Rebalancing is the process of periodically resetting your 401(k) account to the asset allocation percentages that you originally set for the account. Rebalancing is necessary because as your investments grow and market conditions change the relative value of the positions in your account will change, sometimes dramatically. Rebalancing is a key way to control risk in a portfolio.
A Simple Example
If you start with a portfolio with 60% in a broad based total stock market index fund and 40% in a total bond market index. Over the next year the stock market goes up 50% (it does happen occasionally) and bonds earn their historical rate of 4%. After one year your portfolio is up a little over 31%.the stock portion of your portfolio is now 68% of your portfolio and bonds are now only 32%. The portfolio is now much more risky than you intended. If nothing is done and a stock market correction occurs the damage to the portfolio will be much greater than you had anticipated and may lead to bad investment decisions.
How Often Should You Rebalance?
Portfolios should be checked for the need to rebalance at least annually. If you are rebalancing on your own a check of the portfolio every quarter is plenty. Most 401(k) platforms now have an auto rebalancing tool that will automatically rebalance your portfolio to your original asset allocation however often you set it. Again, we recommend quarterly. Annually may be sufficient for smaller portfolios and younger investors. Another important strategy to keep a portfolio in balance is to set the asset allocation for new money coming into the portfolio to the same allocation as existing funds. This helps maintain the balance of the positions and reduces the need for small rebalancing trades. Costs also enter into the picture. In most 401(k) plans there are no transaction fees so you can rebalance at no cost. Some plans however, particularly very small plans and those using exchange traded fund (ETF’s) may charge you to make trades. In that case rebalancing should only be done annually or when portfolio positions are more than + or- 5% off target.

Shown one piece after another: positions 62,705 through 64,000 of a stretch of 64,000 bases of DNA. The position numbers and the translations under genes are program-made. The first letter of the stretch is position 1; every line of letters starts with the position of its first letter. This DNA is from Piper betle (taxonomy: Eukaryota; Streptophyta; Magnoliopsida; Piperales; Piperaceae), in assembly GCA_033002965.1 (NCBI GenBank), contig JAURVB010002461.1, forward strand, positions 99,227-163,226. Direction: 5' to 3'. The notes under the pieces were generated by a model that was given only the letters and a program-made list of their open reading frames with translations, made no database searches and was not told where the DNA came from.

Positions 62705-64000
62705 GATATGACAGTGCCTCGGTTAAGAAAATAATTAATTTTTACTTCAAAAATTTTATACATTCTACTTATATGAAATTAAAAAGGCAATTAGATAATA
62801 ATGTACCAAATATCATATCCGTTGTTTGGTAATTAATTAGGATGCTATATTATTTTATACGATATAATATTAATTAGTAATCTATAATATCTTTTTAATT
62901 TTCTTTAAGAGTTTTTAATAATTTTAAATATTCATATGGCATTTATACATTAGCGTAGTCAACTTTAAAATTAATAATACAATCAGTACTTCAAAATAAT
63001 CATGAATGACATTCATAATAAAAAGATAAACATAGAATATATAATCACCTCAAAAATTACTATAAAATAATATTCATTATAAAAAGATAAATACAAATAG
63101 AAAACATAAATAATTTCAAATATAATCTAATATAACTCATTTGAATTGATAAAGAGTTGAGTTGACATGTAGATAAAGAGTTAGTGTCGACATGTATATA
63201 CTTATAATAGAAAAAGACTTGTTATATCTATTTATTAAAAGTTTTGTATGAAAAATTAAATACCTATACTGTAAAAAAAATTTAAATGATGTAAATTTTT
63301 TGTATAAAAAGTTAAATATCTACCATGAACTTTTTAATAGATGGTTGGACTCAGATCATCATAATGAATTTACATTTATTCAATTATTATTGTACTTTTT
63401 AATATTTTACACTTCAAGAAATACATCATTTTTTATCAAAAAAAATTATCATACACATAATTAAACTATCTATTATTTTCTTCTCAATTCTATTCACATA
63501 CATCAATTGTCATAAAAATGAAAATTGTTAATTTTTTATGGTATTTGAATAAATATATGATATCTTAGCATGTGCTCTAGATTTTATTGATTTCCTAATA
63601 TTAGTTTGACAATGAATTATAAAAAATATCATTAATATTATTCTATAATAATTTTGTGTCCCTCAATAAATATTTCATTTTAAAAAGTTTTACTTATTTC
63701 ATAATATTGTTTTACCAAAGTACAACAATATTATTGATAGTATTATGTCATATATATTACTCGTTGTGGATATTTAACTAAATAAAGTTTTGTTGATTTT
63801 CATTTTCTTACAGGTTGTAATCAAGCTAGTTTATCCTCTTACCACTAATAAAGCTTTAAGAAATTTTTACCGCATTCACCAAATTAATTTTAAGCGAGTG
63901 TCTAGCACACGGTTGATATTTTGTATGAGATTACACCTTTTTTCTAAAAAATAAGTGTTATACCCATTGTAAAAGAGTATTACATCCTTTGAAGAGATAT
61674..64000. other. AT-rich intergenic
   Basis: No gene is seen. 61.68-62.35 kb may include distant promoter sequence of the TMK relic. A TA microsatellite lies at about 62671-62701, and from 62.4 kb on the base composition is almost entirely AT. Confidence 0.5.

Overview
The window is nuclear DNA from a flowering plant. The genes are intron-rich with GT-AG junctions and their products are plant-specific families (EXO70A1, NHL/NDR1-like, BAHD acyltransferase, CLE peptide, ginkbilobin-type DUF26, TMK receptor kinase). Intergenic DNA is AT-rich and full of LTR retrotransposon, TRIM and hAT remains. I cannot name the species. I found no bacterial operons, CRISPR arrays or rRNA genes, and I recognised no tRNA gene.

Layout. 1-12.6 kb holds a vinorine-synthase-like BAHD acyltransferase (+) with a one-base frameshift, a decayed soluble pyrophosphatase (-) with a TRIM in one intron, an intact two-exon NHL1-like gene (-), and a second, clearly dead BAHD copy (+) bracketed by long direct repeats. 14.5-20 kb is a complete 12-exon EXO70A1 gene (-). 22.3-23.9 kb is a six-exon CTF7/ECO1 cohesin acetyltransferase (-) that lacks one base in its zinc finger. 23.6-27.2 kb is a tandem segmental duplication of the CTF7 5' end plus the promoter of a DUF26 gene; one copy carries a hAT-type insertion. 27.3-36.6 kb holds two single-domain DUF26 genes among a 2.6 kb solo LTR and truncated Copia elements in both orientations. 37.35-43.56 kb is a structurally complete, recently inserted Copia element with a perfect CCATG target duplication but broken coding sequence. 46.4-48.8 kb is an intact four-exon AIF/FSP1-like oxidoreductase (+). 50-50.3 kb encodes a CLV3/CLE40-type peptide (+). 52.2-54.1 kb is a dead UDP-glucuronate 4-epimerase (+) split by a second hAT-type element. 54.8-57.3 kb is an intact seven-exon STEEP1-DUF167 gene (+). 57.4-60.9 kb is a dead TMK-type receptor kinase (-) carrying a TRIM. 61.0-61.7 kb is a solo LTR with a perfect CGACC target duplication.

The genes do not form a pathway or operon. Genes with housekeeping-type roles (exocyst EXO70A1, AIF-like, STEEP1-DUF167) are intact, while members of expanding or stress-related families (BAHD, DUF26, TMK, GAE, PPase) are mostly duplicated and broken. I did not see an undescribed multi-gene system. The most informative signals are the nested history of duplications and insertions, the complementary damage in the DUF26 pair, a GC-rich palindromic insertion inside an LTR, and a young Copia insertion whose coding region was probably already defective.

Rebalancing and Performance
It should be noted that most academic studies show that effective rebalancing adds only about a quarter percent to performance over time. It is mostly a risk control strategy and a very effective one that can save you a world of worry (and a lot of money) in a major market correction.